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Prolonged Eye Contact (The Death Stare): Are We Still Baboons?

November 22nd, 2009 Leave a comment Go to comments

Sometimes, in the landscape of our social environment, we encounter people who give us prolonged eye contact that may leave us feeling threatened. This kind of eye contact tends to arrive in our eyes by way of deadly glares or piercing gazes. Any way you cut the cake, these kinds of looks can be chalked up as ‘death stares’. In the animal kingdom this kind of eye contact behavior is quite normal. Silverback gorillas cast their steely eyed stares toward other gorillas as a territorial warning sign (i.e. – stay off our tribal turf or be prepared to incur the wrath of Kong). Flaring of the teeth is also a very common signal to protect territory (seen often in screeching baboons), but we will not be focusing much more attention on high-pitched screams and teeth-flashing behavior. Instead, let us restate that the animal kingdom and many of its creatures within have a strong tendency to demonstrate prolonged eye contact when it comes to the protection of territory, mates, and offspring.

            How does our animal kingdom eye contact discussion translate into human importance, especially in terms of the social scene and person-to-person understandings? To answer such a question we must first assert that we are not gorillas or chimpanzees – no longer is it permissible to interact with one another like we are enraged and ill-tempered baboons. Or is it permissible? Do we still not act with hotheadedness and irrationality – like the baboons? Of course we do. We are humans and hence have emotional systems and survival instincts that navigate us through our environment no matter who is present, just like the baboons.

            If you sit down in a circle of 10 people (including yourself) and casually shift your eyes around, you may notice that one of the 9 group members is giving you what appears to be the death stare – prolonged eye contact that sends a message that may be perceived as threatening. If you feel as if the death stare or piercing glare is being shot in your direction, it is important to ask yourself why. For example, “why am I being looked at in this manner”? Sometimes the answer is as simple as the fact that you have been looking at the wrong guy’s girlfriend or significant other. Other times, the answer is much less clear and you may never arrive at a suitable answer or conclusion. Some individuals may make prolonged threatening eye contact because it is their natural social tendency. There is rarely a clear-cut answer or reason for this kind of prolonged eye contact. Sometimes you just have to throw your hands up in the air and say “you know what, I have no idea why this person is looking at me like this”. In trying to understand every look and every gesture, a person would successfully drive their self up the wall.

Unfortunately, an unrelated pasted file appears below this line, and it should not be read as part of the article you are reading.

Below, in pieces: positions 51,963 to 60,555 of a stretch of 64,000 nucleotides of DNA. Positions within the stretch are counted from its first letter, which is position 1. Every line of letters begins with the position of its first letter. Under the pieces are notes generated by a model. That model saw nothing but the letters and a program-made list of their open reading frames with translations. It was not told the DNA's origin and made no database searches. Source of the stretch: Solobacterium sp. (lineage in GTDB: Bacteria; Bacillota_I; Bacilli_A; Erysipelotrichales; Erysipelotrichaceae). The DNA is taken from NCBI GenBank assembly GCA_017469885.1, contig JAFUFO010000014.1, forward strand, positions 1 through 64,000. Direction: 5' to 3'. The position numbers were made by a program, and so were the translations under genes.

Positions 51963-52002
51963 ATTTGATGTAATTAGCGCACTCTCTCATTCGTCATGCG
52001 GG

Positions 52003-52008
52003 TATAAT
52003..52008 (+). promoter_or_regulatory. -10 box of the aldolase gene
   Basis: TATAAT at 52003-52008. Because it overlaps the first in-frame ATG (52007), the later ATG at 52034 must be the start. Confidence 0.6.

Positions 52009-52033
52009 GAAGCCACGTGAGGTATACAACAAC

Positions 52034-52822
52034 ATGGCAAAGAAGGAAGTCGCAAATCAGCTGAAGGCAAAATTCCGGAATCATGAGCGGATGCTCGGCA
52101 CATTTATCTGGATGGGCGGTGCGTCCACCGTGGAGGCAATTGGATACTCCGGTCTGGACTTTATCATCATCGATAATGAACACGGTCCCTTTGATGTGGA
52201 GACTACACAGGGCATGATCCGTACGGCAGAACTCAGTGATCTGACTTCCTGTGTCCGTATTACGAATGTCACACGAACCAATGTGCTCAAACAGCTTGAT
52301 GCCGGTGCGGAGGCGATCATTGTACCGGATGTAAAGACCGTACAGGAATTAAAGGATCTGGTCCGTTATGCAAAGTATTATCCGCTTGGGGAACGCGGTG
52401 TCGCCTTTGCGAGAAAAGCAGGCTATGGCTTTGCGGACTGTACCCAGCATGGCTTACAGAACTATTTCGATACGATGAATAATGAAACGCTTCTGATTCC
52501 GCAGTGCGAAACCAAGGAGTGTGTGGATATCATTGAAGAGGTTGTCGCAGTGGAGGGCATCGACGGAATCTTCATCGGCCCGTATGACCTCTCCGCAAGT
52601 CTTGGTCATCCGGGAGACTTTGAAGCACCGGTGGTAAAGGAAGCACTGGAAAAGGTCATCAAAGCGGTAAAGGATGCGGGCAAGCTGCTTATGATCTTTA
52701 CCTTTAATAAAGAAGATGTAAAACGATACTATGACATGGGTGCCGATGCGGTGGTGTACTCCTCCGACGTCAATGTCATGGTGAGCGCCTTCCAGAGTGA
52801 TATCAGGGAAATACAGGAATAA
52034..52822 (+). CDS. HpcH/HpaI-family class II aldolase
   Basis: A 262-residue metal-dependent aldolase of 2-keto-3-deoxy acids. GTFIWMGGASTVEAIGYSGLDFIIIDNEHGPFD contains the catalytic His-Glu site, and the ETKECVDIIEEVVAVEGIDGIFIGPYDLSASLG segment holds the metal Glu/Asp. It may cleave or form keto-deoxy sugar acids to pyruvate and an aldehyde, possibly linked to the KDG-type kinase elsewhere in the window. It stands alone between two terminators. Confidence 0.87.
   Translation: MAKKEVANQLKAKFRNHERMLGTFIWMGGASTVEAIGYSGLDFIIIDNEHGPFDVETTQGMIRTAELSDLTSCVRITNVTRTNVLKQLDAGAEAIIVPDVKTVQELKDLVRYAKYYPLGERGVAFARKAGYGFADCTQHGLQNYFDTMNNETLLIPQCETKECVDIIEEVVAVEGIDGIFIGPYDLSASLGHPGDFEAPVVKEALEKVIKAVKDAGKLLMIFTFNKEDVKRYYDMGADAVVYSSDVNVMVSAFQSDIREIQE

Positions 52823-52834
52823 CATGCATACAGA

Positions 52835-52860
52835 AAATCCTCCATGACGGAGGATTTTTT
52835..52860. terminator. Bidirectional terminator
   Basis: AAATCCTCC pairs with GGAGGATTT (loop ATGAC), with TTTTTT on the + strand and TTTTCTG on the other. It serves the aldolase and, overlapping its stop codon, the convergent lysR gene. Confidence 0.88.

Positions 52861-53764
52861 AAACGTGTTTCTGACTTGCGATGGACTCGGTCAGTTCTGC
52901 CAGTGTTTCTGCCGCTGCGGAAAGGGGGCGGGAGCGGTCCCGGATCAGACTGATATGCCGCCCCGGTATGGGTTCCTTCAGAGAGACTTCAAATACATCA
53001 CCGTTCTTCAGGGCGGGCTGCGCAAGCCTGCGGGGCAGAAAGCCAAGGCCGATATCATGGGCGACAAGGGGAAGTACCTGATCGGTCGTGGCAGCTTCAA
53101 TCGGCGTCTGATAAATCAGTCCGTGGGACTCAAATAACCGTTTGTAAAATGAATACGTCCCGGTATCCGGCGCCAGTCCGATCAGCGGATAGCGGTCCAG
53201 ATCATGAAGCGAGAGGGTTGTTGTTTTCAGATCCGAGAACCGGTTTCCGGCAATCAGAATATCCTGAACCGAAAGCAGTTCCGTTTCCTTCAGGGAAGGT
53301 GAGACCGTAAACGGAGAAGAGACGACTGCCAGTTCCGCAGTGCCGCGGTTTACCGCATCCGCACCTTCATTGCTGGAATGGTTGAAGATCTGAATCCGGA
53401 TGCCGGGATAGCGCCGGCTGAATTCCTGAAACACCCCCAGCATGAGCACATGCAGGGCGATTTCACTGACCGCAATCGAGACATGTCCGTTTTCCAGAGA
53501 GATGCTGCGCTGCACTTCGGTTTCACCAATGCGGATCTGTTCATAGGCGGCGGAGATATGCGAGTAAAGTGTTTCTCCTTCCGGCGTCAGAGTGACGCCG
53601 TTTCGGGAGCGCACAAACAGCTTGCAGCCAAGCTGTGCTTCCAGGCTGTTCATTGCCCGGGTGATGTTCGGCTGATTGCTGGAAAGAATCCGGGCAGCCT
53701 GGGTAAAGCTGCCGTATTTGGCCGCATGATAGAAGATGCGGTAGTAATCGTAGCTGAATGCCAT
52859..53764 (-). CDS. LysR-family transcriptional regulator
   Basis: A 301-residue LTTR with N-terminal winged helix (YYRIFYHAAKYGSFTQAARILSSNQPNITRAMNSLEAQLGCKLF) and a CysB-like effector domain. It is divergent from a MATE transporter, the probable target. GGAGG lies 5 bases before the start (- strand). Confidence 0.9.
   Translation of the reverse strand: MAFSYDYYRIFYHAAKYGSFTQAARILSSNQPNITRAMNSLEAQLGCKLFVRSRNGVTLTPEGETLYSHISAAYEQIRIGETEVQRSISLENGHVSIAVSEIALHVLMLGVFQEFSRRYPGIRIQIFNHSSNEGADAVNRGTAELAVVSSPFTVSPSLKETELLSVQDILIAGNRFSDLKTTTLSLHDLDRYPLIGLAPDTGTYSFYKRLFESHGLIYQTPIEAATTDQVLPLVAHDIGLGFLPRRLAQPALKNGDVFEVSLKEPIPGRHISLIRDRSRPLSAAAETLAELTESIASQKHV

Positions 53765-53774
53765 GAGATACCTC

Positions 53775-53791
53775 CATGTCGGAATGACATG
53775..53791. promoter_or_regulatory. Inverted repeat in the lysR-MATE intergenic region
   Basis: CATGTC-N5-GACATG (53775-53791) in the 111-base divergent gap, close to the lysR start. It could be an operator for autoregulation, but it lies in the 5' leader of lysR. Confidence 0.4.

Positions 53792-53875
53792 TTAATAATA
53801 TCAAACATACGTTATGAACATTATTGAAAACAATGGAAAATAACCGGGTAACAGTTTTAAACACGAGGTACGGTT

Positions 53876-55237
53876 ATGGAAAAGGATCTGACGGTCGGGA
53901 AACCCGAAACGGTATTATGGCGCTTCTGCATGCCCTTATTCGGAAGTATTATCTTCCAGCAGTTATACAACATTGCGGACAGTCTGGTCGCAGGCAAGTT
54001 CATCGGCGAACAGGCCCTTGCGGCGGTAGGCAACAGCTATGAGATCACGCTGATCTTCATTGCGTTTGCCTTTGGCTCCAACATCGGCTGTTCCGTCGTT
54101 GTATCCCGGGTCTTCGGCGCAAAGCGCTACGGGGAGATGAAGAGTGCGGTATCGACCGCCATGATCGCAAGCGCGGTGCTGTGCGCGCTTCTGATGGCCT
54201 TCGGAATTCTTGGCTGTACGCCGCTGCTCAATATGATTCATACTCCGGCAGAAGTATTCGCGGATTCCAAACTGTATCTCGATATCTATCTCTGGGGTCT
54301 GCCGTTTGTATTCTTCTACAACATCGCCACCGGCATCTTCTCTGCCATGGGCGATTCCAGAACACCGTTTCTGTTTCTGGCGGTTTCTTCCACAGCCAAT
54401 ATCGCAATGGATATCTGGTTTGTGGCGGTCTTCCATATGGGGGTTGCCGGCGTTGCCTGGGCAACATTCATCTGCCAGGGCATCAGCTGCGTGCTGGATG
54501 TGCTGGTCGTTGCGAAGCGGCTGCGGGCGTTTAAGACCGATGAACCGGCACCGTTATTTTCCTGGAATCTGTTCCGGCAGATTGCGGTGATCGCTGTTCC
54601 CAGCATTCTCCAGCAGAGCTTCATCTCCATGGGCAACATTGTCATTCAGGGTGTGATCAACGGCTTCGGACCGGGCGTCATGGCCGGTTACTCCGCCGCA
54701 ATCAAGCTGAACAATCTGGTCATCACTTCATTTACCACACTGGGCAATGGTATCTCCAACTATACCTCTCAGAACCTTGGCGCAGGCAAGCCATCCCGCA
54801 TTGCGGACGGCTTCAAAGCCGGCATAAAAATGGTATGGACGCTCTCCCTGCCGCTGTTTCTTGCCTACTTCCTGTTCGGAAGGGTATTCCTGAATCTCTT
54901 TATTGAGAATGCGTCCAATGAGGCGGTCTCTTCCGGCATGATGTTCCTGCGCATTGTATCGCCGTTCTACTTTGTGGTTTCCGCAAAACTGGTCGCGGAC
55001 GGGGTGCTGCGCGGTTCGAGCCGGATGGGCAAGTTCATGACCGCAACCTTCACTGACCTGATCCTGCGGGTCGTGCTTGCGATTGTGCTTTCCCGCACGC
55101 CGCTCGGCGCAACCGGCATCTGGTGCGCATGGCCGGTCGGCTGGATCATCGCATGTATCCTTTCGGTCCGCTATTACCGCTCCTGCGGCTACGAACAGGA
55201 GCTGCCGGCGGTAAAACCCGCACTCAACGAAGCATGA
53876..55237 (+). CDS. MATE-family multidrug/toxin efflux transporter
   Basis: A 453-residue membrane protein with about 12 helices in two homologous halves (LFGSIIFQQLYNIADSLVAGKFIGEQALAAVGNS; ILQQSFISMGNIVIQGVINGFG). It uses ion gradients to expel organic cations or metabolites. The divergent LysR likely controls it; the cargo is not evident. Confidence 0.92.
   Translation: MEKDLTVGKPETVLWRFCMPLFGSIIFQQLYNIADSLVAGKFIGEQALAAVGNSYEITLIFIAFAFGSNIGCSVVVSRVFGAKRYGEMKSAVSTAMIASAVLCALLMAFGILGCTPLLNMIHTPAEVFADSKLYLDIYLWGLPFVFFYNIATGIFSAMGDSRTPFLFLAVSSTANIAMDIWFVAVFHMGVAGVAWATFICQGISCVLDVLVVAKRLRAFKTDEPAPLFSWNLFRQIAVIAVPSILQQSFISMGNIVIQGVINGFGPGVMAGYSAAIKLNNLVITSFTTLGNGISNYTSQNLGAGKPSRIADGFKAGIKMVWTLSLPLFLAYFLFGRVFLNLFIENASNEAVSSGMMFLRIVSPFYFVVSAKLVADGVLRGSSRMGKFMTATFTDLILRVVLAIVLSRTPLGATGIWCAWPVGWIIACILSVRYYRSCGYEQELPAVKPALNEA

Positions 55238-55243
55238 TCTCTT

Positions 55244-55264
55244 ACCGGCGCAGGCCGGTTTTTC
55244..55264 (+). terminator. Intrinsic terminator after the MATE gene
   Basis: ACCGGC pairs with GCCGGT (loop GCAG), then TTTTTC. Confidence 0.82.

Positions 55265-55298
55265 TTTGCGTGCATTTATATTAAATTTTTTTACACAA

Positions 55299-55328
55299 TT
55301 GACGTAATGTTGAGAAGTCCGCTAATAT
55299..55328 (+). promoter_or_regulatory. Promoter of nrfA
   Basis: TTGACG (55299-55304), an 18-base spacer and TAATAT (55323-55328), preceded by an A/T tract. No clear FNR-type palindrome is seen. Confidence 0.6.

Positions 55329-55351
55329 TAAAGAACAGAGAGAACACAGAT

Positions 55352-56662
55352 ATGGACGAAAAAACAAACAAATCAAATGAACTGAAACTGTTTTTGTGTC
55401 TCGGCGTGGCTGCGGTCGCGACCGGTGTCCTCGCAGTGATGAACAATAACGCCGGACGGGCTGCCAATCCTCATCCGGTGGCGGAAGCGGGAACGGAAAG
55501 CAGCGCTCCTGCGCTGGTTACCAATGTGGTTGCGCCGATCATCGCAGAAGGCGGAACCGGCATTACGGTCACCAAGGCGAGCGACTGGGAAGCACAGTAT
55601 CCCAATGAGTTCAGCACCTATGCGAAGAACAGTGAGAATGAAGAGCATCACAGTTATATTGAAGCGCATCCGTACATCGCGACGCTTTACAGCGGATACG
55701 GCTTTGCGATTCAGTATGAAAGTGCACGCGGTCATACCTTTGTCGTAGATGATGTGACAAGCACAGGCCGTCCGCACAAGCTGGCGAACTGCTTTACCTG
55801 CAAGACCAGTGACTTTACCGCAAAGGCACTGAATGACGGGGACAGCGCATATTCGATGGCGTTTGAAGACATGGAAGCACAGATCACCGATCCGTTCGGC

Nevertheless, there is often a reason as to why a person continues to make prolonged threatening eye contact with another person. On occasion, a look of death can have no meaning or be misinterpreted. From time to time, a person may be intensely fixated on a thought and just happen to be looking in your direction. More often than not though, an interpreted death stare from another person has a very logical reason behind it. Usually, there are 2 very poignant reasons; (i) competition that revolves around mate selection and acquisition, and (ii) competition to achieve the status of alpha female or alpha male. These two reasons alone have a tremendous natural pull in the animal kingdom (as humans, we exist in this kingdom).

            Always remember, death stares, stare downs, or looks or death can be misperceived and misinterpreted by any individual as a threat. Use the perceptual strengths of your mind to determine whether or not someone else is attempting to encroach on your existence through the glare of their eyes. If the message of threat is perceived to be real and you are forced into a corner, act accordingly – act like an animal. If, on the other hand, the message is unclear and your instincts tell you the environment is safe, pass the threatening look over and attribute it to an over-consumption of caffeine or nicotine on part of the other person. Let’s do our best to not imitate the agitated and loudly offensive actions of baboons. The social environment is supposed to be a relatively pleasurable one.

Have you encountered another human being that reminds you of a screeching baboon? Scan your environment, the baboon is there, waiting to give you the death stare.

We are animals,

Matthew Polkinghorne

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